Shifting focus to her experience with Quba, she shares that the interview process took place while on maternity leave; “People are feeling more able to apply for jobs when they are pregnant, that’s amazing. That you can just say: I don’t want to work here anymore, and I am about to have a baby, so I will create opportunities somewhere else and feel secure doing so. The fact that that’s possible is something that was taboo not a very long time ago.”

Reflecting on what can be said to inspire girls and women with their sights set on the field, Amy responds: “You shouldn’t feel limited by the boundaries that you think are there. If you are in the right environment and supportive workplace and feel that you have the right representation, then you are enabled to be the person in tech that you want to be. If you don’t feel like this is the case, then vote with your feet. Companies are privileged to have good talent and will only benefit from fostering a culture centred around growth.”

Martha, Midweight Developer

Martha works as a Developer, a role that wasn’t the plan from the get-go. “I actually did a chemistry degree, so I never originally intended to go into tech” she says, adding that it was through her degree that she got exposure to coding. Taking up a free online coding course, she realised she was keener towards the computer side of things. “You get to see the tangible site appear as you are writing code, that’s quite a satisfying thing – that’s what drew me to it.”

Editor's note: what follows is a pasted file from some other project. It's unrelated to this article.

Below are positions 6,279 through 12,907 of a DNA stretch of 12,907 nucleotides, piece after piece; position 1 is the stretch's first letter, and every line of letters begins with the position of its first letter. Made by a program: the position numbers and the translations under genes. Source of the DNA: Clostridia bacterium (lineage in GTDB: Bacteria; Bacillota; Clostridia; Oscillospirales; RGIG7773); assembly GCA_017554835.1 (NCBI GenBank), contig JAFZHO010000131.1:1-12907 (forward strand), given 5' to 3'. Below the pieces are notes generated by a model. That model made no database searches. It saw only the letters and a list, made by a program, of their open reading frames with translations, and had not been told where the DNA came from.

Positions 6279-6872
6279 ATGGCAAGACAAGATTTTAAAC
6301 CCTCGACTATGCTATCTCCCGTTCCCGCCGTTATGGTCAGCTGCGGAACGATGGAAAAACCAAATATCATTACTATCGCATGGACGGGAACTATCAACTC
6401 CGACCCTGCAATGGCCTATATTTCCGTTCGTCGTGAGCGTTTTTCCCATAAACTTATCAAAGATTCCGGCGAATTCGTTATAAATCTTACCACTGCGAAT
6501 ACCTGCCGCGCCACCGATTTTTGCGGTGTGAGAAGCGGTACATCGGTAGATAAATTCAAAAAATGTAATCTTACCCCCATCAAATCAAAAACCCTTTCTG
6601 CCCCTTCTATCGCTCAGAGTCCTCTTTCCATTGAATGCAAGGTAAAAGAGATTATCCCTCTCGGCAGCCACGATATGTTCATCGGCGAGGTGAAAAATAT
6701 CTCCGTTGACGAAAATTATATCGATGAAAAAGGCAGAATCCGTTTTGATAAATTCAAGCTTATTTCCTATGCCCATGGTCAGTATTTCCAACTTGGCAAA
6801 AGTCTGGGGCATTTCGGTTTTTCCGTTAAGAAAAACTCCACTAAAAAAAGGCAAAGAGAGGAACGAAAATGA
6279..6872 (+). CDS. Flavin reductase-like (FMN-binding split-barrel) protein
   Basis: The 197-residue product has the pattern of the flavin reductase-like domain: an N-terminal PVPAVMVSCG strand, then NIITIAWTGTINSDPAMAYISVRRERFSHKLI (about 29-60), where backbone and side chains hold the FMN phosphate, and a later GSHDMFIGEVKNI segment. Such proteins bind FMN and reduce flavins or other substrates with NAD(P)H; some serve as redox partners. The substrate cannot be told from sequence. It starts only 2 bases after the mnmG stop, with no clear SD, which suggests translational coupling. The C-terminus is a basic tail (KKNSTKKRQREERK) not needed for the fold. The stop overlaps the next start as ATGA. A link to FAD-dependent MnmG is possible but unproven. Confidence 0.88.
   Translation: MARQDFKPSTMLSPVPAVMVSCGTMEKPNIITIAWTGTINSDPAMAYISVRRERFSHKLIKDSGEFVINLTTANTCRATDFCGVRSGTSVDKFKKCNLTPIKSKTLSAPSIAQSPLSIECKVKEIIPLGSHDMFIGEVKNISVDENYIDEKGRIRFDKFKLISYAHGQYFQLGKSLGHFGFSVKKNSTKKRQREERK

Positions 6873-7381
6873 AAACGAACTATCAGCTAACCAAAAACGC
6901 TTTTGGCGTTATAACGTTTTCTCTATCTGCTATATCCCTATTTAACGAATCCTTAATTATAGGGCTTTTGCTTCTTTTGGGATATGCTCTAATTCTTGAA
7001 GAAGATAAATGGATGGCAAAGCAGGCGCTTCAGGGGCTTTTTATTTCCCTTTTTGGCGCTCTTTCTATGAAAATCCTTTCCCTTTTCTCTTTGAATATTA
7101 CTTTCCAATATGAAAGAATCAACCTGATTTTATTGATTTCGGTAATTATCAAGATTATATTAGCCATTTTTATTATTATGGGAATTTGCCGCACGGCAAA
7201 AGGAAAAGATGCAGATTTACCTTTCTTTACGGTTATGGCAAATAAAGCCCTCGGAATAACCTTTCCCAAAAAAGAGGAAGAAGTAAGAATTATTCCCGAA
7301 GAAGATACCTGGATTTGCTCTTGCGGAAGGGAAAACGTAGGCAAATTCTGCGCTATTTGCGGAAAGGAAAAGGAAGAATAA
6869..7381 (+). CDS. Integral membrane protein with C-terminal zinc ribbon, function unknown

The next step was on the job training with her first role. The next step in her career – luckily for us – was with Quba, a role she has been in just shy of 2 years. “We do both project work where we create new websites based on the client’s requirements. We also do enhancements to a site, or we might fix things that are broken – whatever suits the client’s needs.” She says, describing the role.

Discussing the link between women in the tech sector and the preconception that it’s a male dominated role, Martha shares her own experience: “I was aware that it’s a male dominated role and it did play in the back of my head. You do hear that anything STEM is seen as a traditionally male role.”

Martha’s approach was to carry on with business as usual, regardless. “For me it has been a perceived challenge – more in my head than an actual tangible issue.” She says, before adding jokingly: “But obviously, as you know, I am the only female developer so it might be there are other people that are put off by it being male dominated. Hopefully that’s starting to change! “

To wrap things up, we asked Martha to share her message for girls and women contemplating STEM roles:

“Give it your best shot. There is no reason why women can’t get involved in these careers. There are plenty of online courses if you would like to get stuck in, lots of them are free and there are great tutorials around. (…) It is male dominated but it’s changing, it is increasingly welcoming and the more people that try the more it will change. Don’t let preconceptions stop you from doing something you want to do!”

If the stories from our team sparked an interest, then it might be worth browsing through Girls who code, or BIMA Programmes, offering a range of activities to get involved with!